2011 Annual Report
1a.Objectives (from AD-416)
1. Develop high yielding soybean germplasm with enhanced seed composition and plant protection traits for soybean production system of the mid-south United States; 2. Identify the physiological mechanisms that regulate seed composition qualities of oil, fatty acids, and protein under stress environment; 3. Optimize Early Soybean Production Systems (ESPS) and pest management strategies for the mid-south United States; and 4. Coordinate and participate in the Uniform Soybean Test - Southern States.
1b.Approach (from AD-416)
Use publicly available genetic diversity in soybean germplasm, including fatty acid mutants, phytic acid mutants and Plant Introductions from USDA collections, to develop germplasm with modified fatty acid and phytic acid levels which are adapted to the mid-south; use publicly available genetic diversity and known charcoal rot resistant lines to improve charcoal rot resistance in germplasm with high yield potential for the mid-south; develop high-yielding agronomically superior lines with adaptation to Early Soybean Production System (ESPS) using available genetic diversity from both northern and southern USA lines; determine the effects of nutrient uptake and assimilation on oil, fatty acids, and protein production in seed under drought; measure the effects of drought and heat stress on nutrient uptake and assimilation on oil, fatty acids, and protein production in seed; determine optimum plant density and row spacing for cultivars of different maturities and plant architecture adapted to ESPS for yield or fungicide deposition; relate optimum population to light interception; determine optimum seeding rate for late plantings; evaluate planting date effect on soybean rust infection; determine effect of late season insecticide application on yield; coordinate, analyze data, and publish the annual reports of the Uniform Soybean Tests – Southern States.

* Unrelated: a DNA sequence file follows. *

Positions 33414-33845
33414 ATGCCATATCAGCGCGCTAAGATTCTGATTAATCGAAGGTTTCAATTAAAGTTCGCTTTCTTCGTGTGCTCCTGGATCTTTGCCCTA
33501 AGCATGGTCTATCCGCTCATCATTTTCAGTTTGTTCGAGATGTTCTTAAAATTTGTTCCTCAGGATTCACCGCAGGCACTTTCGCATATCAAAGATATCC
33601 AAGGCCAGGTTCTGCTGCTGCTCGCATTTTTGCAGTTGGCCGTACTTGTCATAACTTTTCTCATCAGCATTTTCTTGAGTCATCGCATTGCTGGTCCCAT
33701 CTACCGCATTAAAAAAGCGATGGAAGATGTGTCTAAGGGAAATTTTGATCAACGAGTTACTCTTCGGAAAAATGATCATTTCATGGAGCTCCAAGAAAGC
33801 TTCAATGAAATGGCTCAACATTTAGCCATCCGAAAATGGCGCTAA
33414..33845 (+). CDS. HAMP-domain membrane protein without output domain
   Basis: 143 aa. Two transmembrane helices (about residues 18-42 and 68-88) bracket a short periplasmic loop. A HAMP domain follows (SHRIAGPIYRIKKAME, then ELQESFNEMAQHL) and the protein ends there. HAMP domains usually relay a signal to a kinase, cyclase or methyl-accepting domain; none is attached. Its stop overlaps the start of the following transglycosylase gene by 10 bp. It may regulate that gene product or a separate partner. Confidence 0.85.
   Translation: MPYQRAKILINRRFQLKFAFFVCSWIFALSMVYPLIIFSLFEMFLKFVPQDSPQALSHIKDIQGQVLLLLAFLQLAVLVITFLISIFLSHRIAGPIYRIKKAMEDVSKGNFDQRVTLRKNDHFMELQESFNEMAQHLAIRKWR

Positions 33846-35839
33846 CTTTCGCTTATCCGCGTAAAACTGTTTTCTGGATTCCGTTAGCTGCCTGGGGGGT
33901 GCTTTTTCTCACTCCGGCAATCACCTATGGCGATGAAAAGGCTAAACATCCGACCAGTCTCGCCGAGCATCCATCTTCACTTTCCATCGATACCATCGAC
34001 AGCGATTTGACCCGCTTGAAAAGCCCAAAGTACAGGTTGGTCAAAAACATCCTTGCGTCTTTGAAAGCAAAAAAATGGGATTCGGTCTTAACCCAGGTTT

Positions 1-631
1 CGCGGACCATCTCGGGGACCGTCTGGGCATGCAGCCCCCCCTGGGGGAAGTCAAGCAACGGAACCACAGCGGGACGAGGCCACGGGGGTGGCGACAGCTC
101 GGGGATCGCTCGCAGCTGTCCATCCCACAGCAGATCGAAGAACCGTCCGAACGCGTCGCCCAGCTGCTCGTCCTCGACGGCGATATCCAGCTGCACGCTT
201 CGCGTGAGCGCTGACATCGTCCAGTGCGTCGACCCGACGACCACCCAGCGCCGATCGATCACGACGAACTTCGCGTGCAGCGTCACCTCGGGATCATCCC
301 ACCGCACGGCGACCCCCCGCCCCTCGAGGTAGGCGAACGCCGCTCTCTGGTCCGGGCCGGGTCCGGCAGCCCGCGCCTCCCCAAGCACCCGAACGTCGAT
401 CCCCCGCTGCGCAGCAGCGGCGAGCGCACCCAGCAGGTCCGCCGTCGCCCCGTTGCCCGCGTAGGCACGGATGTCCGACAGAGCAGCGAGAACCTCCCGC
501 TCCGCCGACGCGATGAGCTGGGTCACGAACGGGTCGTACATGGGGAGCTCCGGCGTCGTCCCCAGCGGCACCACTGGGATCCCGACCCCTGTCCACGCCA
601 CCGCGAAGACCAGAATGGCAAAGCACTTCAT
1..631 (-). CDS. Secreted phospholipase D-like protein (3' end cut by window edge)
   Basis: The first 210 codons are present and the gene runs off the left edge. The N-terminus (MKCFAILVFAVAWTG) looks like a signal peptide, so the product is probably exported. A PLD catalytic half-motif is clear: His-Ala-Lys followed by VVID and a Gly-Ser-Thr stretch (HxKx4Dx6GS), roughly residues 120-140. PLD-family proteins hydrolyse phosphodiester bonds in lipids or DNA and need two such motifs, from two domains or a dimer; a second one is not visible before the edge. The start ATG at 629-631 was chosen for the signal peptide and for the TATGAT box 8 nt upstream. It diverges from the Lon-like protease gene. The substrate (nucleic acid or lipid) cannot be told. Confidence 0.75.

Crosses were sucessfully made to introgress high oleic acid, low phytic acid, and Asian Soybean Rust resistance traits into soybean adapted to the mid-south. Second generation crosses to bring earliness into southern germplasm from northern soybean lines were moderately successful. Yield crosses were successful. Crosses were advanced to F2 generation. Low linolenic acid lines (<2.55%) were advanced, and BC1F2 and F2 populations were screened with molecular marker to identify low linolenic and normal linolenic lines. The mid-oleic (elite parent) plant rows were sucessfully evaluated for agronomics, maturity and fatty acid concentration. Selections were made that will be used for field trials to evaluate the effect of maturity on seed composition. Work to use Plant Introductions (PI) to increase oleic acid showed that F5 single plant selections from normal oleic acid lines crossed to PI lines had elevated oleic acid. Charcoal rot screening in an inoculated nursery was less than successful due to drought in the non-irrigated nursery, but selections were made based on survival and agronomics. Lines that have low phytic acid were grown and re-evaluated for low phytate and agronomics. A new improved source of the low phytate trait was used for crosses. BC1F2 and F2 plants were screened with markers in the low phytate genes. Asian soybean rust screening in Paraguay found highly resistant lines which need to be retested. This was the final year of crosses and six successful crosses were made to a Plant Introduction that has resistance in Mississippi. The program to combine rust gene Rpp1b with either Rpp2 or Rpp4 resistance genes has 4 surviving populations of BC1F5:6 lines from 3 crosses. Four BC1F5 and one F5 population were single planted to make lines for testing. Our soybean line DB04-10836 ranked #1 for overall yield in the summary of 2-year yields for Maturity Group V Conventional Tests for the 2009 and 2010 Mississippi Soybean Variety Trials. It will be advanced to a third year in the Uniform Soybean Tests. Work on the Uniform Soybean Tests – Southern States continues. Research continues to understand the physiological traits that significantly impact seed composition (protein, oil, fatty acids, sugars, and minerals) in soybean under drought, heat, and chemical stress conditions. Data obtained from greenhouse and field experiments were analyzed in 2010-2011. The effect of temperature and maturity on seed sugars and mineral nutrition in near-isogenic lines for maturity genes were examined. Results showed that the contribution of temperature, maturity, and genetic background depends on the type of sugar and mineral. Mechanisms of drought tolerance using slow-wilting trait in soybean gemplasm obtained from USDA-ARS, Raleigh, NC, are being investigated. This experiment is still underway through 2012. The effect of phomopsis on soybean seed protein, oil, fatty acid, sugars, and mineral nutrition in phomopsis susceptible, moderately resistant, and resistant lines was investigated and a manuscript is in preparation for submission.